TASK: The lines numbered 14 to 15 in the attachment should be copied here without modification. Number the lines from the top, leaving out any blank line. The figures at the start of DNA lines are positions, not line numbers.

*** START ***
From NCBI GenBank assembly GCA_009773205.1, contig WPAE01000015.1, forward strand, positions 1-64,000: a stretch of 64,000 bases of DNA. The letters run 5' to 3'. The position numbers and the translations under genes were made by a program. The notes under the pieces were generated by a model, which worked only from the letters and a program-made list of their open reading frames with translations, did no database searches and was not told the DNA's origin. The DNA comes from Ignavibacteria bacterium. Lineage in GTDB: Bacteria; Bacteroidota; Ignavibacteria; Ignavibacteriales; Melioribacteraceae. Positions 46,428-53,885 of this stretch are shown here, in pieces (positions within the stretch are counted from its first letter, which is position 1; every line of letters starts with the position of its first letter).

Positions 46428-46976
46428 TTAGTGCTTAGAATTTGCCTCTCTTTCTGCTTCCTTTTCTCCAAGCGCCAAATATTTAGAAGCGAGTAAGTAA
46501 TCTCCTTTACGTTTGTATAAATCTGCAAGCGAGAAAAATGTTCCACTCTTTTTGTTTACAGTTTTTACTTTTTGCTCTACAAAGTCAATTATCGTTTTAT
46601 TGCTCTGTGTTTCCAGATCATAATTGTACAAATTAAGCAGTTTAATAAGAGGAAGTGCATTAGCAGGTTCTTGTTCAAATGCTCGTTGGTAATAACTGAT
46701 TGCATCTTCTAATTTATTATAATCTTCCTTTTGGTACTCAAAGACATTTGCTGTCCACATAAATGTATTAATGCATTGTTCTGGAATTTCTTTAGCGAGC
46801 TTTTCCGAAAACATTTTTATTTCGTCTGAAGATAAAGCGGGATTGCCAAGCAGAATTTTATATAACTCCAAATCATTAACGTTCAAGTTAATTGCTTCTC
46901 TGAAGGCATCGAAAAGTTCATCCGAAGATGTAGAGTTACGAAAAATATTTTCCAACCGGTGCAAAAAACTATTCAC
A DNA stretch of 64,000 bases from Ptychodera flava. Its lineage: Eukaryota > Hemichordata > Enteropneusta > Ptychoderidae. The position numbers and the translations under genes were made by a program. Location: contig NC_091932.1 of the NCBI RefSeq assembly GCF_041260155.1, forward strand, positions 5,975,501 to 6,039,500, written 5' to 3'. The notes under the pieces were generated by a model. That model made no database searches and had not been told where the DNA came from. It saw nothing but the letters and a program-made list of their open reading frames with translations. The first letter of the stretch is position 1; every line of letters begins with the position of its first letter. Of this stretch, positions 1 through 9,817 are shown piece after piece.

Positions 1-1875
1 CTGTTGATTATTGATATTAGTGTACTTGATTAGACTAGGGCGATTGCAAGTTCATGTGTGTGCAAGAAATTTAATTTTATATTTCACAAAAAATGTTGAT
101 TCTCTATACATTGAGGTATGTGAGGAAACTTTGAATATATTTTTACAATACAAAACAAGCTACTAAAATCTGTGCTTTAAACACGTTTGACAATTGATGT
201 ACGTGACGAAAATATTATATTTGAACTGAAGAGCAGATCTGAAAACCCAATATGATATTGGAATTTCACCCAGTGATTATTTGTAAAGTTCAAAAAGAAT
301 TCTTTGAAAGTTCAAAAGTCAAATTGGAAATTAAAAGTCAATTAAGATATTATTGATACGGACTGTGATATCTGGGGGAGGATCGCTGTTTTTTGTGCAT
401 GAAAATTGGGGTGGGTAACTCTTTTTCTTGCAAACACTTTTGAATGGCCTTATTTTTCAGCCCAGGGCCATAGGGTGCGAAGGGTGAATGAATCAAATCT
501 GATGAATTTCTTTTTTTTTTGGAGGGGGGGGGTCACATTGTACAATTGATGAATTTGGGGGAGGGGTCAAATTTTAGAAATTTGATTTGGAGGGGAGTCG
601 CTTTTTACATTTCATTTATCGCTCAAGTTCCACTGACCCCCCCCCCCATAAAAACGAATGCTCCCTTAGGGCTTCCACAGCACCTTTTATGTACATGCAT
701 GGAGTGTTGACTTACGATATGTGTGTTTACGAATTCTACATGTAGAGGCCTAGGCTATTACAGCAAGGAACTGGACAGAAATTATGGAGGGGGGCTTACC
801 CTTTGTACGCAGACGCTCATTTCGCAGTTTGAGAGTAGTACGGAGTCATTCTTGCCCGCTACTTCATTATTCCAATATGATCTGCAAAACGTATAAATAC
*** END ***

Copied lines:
301 TCTTTGAAAGTTCAAAAGTCAAATTGGAAATTAAAAGTCAATTAAGATATTATTGATACGGACTGTGATATCTGGGGGAGGATCGCTGTTTTTTGTGCAT
401 GAAAATTGGGGTGGGTAACTCTTTTTCTTGCAAACACTTTTGAATGGCCTTATTTTTCAGCCCAGGGCCATAGGGTGCGAAGGGTGAATGAATCAAATCT